For your fun feminist Friday frills, here’s a hilarious Durex condom ad that only made it so far as Down Under (which given the ad is kinda perfect). You’ll never look at balloon animals the same way ever again. Or at least, kids parties will be a lot funnier now. Remember guys to always use protection!
Dahiney Ghuri in Pul-i-Kumri, Baghlan Province, Afghanistan: Afghanistan’s neighbor, Pakistan, outlawed forced marriage and acid throwing on December 11, 2011. Unfortunately for Afghanistan, a similar story has gained huge international attention as well, but for opposite reasons. 15-year old bride, Sahar Gul, who after refusing to become a prostitute by her in-laws was severely beaten and locked in a dirty basement bathroom for several months with barely enough necessities to survive. Her in-laws of seven months pulled out her nails, clumps of hair, burned her with cigarette butts, and tore pieces of flesh from her body. Gul, in critical condition, will be transported to India for serious treatment and recovery.
An amazingly powerful speech that should be shared and heeded. Hillary Clinton speaks to the United Nations about how LGBT rights are human rights. Clinton explained that LGBT legitimacy does not differ from the civil rights issues that other groups experienced throughout history. She stresses that to make sure LGBT members are not discriminated or abused we all need to recognize the need to accept and protect – that they should be as free as the rest of us to live in peace, expression and lifestyle without condition.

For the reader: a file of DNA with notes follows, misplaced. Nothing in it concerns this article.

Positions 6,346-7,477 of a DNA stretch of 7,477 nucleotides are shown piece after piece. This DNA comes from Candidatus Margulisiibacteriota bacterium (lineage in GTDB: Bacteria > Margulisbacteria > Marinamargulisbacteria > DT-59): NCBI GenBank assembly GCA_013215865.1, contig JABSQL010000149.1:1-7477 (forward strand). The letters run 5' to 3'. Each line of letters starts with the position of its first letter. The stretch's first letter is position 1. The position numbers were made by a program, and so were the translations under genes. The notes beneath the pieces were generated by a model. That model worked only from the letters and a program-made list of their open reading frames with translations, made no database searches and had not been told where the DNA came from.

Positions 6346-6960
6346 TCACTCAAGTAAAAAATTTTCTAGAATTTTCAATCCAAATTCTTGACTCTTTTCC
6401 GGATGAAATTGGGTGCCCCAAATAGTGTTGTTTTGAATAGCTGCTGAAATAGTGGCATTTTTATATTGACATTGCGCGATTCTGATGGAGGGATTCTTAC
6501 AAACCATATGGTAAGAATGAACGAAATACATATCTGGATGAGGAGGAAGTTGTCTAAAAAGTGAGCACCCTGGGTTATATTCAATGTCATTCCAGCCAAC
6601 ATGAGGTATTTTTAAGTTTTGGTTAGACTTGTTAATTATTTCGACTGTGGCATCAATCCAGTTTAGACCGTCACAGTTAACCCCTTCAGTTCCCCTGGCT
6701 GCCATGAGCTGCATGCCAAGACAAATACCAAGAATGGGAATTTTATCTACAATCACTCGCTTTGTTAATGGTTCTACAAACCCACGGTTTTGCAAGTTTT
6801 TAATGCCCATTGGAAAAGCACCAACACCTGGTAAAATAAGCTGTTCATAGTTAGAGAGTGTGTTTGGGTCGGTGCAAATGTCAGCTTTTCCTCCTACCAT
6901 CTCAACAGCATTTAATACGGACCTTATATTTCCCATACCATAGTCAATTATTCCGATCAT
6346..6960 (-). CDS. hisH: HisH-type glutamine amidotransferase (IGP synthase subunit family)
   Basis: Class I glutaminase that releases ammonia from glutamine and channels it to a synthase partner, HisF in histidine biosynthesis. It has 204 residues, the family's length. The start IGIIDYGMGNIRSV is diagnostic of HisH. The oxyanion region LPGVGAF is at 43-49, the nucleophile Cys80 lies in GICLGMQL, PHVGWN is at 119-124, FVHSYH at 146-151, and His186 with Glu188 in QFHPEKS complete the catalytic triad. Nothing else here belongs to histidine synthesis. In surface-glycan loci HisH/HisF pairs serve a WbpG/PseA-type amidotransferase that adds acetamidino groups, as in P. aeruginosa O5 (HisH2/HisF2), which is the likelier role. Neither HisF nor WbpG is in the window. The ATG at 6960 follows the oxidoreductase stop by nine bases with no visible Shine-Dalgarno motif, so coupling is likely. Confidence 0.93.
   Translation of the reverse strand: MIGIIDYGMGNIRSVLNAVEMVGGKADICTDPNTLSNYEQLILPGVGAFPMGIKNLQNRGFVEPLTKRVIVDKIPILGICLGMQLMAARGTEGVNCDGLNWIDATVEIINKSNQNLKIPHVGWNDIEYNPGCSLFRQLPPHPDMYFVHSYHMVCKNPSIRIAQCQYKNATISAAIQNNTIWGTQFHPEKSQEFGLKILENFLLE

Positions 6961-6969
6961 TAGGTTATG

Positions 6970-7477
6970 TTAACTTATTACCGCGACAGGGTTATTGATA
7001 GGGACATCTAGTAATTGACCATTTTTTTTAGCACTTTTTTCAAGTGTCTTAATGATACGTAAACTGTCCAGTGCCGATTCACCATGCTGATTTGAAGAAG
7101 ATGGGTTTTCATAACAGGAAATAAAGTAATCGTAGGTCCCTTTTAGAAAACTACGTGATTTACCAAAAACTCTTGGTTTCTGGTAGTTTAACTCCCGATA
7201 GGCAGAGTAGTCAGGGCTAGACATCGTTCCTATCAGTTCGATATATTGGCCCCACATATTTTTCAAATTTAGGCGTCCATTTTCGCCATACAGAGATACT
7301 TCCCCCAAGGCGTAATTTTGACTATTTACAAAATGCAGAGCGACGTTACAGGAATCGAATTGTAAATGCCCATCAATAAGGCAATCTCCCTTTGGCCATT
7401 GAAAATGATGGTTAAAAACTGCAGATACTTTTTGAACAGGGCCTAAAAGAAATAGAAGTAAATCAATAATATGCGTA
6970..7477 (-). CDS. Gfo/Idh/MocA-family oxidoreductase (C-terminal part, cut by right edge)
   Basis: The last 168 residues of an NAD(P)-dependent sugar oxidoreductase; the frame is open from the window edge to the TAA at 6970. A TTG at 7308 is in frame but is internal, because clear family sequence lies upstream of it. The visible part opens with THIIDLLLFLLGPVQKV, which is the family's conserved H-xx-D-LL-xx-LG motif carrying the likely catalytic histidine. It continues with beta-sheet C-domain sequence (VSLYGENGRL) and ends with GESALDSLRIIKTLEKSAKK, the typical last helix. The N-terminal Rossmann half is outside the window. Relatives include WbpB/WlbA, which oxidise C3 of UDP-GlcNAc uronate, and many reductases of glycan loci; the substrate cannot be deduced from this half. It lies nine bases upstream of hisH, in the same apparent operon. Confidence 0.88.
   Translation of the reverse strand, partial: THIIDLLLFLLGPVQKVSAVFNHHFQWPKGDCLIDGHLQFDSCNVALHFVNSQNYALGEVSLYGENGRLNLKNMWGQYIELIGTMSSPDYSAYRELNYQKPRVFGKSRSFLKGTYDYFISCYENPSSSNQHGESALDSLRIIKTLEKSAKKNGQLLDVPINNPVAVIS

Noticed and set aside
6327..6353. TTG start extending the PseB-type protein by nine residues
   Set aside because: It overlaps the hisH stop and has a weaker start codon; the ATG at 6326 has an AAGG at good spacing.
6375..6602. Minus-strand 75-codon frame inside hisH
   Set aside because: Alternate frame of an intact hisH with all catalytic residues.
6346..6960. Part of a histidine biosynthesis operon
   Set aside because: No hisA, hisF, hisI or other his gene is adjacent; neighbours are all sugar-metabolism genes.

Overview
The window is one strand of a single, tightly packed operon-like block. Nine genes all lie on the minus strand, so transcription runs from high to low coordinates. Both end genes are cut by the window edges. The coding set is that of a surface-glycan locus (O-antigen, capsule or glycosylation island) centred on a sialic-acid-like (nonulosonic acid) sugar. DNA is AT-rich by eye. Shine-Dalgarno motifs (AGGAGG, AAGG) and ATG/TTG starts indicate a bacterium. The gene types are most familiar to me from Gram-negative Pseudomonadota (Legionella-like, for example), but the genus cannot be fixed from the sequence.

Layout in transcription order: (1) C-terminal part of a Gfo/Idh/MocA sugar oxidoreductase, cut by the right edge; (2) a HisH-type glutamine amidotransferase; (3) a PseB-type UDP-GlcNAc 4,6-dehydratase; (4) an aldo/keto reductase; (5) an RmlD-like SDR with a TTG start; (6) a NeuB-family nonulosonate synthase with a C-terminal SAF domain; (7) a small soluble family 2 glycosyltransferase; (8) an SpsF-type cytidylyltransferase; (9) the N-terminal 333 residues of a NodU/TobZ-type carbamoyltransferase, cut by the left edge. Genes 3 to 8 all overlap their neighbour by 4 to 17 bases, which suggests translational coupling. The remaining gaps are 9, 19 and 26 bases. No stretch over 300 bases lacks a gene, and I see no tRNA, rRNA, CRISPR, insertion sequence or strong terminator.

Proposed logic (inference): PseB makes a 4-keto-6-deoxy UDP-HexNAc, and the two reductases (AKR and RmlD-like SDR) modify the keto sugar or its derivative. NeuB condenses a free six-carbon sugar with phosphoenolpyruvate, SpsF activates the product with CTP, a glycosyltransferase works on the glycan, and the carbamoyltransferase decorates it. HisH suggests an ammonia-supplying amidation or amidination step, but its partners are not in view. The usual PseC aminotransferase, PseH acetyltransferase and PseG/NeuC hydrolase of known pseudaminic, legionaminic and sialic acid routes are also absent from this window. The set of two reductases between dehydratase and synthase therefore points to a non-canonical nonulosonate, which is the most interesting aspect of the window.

“It proclaims a simple, powerful idea: All human beings are born free and equal in dignity and rights. And with the declaration, it was made clear that rights are not conferred by government; they are the birthright of all people. It does not matter what country we live in, who our leaders are, or even who we are. Because we are human, we therefore have rights. And because we have rights, governments are bound to protect them.”
“I am talking about gay, lesbian, bisexual, and transgender people, human beings born free and given bestowed equality and dignity, who have a right to claim that, which is now one of the remaining human rights challenges of our time. I speak about this subject knowing that my own country’s record on human rights for gay people is far from perfect. Until 2003, it was still a crime in parts of our country. Many LGBT Americans have endured violence and harassment in their own lives, and for some, including many young people, bullying and exclusion are daily experiences. So we, like all nations, have more work to do to protect human rights at home.”
“It is violation of human rights when people are beaten or killed because of their sexual orientation, or because they do not conform to cultural norms about how men and women should look or behave. It is a violation of human rights when governments declare it illegal to be gay, or allow those who harm gay people to go unpunished. It is a violation of human rights when lesbian or transgendered women are subjected to so-called corrective rape, or forcibly subjected to hormone treatments, or when people are murdered after public calls for violence toward gays, or when they are forced to flee their nations and seek asylum in other lands to save their lives. And it is a violation of human rights when life-saving care is withheld from people because they are gay, or equal access to justice is denied to people because they are gay, or public spaces are out of bounds to people because they are gay. No matter what we look like, where we come from, or who we are, we are all equally entitled to our human rights and dignity.”
Click to here to read full transcript.
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